Well, here we are near the end of March and yesterday I seeded the third and penultimate round of eggplant, peppers, and tomatoes, as well as other assorted veggies.
This round of seeding took place on my kitchen floor (linoleum and easy to clean, luckily). Anyone in California will understand why I ventured outside yesterday only long enough to feed the animals and gather up supplies for seed starting. I forget which month is said to come in like a lion and go out like a lamb, but in any case March showed it’s roaring lion side this week.
The seed trays will stay in my house’s front bathroom to germinate. The temperature is easier to control there with a space heater than in the greenhouse.
Anyway, back to the seeds — I’m done buying seeds for this summer, and sooner than you know it I’ll be taking notes on what varieties to order for next year.
But before I put the seed catalogs away completely, I’d like to pay tribute to a few of the strange and wonderful things I saw in them this year.
Yes, that is the actual name of a lettuce variety. No, I’m not growing it, but I’d love to know the story behind this one.
Whaaaaat? Does life really have to be so complicated? As with fruit trees, for these tomato plants the desired tomato variety is grafted onto a rootstock of a different, more vigorous and disease resistant variety. So if you want a Brandywine heirloom tomato but they seem very susceptible to wilts and rots from bacteria in the soil, or if your soil has a really bad nematode issue, these grafted plants provide a way to the best of both worlds: roots resistant to soil-borne diseases, but with the same exact Brandywine fruits. Of course, they are expensive and available in limited varieties.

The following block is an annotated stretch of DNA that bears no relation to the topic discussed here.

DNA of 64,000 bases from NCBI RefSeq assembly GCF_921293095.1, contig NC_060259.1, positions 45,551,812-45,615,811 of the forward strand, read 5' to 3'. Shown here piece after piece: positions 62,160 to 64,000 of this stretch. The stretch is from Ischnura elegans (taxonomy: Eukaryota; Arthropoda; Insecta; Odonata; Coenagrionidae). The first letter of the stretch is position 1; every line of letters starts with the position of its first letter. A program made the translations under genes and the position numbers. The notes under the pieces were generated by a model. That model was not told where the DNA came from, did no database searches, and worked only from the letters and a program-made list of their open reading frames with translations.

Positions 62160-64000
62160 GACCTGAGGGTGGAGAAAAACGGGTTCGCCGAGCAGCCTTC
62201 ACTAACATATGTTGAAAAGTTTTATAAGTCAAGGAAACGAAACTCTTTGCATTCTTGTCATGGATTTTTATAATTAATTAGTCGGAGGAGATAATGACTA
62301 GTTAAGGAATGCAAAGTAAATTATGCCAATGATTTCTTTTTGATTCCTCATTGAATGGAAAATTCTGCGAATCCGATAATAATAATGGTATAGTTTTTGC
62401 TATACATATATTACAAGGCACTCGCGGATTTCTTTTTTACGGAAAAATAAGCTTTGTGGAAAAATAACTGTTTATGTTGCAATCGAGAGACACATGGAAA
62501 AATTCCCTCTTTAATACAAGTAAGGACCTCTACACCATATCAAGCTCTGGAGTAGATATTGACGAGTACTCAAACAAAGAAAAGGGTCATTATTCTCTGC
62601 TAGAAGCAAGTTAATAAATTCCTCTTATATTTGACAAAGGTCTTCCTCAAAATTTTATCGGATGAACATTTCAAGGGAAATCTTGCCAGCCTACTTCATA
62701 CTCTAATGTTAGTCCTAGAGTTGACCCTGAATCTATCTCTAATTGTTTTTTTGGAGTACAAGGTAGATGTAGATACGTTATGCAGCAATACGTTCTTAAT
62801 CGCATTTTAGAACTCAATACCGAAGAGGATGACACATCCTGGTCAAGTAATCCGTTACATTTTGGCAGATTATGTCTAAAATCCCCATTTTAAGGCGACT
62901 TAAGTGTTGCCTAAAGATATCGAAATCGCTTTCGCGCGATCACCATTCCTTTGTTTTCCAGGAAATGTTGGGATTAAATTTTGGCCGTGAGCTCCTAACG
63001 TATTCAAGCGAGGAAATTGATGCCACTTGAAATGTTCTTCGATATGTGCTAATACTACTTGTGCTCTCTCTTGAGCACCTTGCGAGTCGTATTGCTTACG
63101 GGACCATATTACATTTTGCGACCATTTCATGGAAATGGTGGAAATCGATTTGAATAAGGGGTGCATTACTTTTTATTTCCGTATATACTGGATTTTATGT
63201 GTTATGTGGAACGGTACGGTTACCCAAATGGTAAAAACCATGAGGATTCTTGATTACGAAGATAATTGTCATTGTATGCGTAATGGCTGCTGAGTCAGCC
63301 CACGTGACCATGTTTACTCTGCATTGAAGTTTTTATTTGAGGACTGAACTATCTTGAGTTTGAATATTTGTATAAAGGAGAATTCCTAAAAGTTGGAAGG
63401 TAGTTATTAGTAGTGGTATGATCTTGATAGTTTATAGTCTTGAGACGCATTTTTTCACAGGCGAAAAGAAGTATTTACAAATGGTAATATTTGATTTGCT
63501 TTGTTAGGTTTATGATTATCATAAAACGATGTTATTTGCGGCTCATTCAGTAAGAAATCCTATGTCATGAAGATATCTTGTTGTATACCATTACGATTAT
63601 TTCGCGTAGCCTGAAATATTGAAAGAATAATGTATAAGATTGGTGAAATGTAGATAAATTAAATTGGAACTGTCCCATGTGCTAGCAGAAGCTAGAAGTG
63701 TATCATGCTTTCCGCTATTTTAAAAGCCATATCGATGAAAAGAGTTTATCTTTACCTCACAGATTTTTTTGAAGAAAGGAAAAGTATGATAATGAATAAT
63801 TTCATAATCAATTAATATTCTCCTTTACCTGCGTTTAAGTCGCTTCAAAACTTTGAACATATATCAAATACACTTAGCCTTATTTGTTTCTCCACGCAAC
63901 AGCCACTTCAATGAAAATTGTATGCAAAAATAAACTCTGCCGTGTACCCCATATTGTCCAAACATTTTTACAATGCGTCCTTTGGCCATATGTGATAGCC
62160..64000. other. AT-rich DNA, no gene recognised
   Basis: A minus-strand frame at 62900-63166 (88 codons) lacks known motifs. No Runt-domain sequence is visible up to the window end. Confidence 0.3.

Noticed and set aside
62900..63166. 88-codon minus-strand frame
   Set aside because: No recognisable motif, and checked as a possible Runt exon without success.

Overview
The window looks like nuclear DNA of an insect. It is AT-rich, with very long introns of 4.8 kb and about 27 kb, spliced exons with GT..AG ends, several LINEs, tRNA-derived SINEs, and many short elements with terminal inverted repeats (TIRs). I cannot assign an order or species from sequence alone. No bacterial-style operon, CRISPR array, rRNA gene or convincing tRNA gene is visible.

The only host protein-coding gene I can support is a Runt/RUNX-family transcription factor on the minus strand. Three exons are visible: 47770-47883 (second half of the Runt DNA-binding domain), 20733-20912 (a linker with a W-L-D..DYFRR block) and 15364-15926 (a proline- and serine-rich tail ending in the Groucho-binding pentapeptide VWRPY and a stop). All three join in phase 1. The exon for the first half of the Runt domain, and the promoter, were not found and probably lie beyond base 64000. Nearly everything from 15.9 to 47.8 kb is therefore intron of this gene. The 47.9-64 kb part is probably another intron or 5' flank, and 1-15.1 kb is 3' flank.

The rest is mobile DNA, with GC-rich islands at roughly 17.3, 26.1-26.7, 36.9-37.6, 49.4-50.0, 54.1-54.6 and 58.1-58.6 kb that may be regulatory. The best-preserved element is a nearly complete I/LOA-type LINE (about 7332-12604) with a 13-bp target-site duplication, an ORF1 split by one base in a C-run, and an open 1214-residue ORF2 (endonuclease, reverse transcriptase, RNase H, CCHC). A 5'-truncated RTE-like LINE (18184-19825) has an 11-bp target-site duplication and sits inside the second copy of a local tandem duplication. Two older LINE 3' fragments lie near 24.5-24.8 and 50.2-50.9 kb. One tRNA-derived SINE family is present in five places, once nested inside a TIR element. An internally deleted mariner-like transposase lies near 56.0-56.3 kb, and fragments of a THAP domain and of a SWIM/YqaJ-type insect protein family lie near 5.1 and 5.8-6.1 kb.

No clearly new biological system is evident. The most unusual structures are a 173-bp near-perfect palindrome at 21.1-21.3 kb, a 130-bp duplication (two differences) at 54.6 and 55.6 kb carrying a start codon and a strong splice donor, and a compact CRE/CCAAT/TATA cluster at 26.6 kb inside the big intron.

3. The entire Baker Creek Heirloom Seed Catalog
If you ever forget or doubt the amazing wonder and diversity of vegetables in this world, this catalog will remind you pictures and descriptions of a wide range of interesting and sometimes bizarre heirlooms. I didn’t buy anything from this company, but looking through the catalog was a treat in itself. I’ll probably use it this summer to pique high schoolers’ interest in the vegetable world. White watermelon, anyone?
They look like a bell pepper inside (hollow) and out, but with the texture and taste (sort-of) of a tomato. Oh vegetables, how strange you are.
That’s all for today, the world outside is sunny again and calling me away from the computer…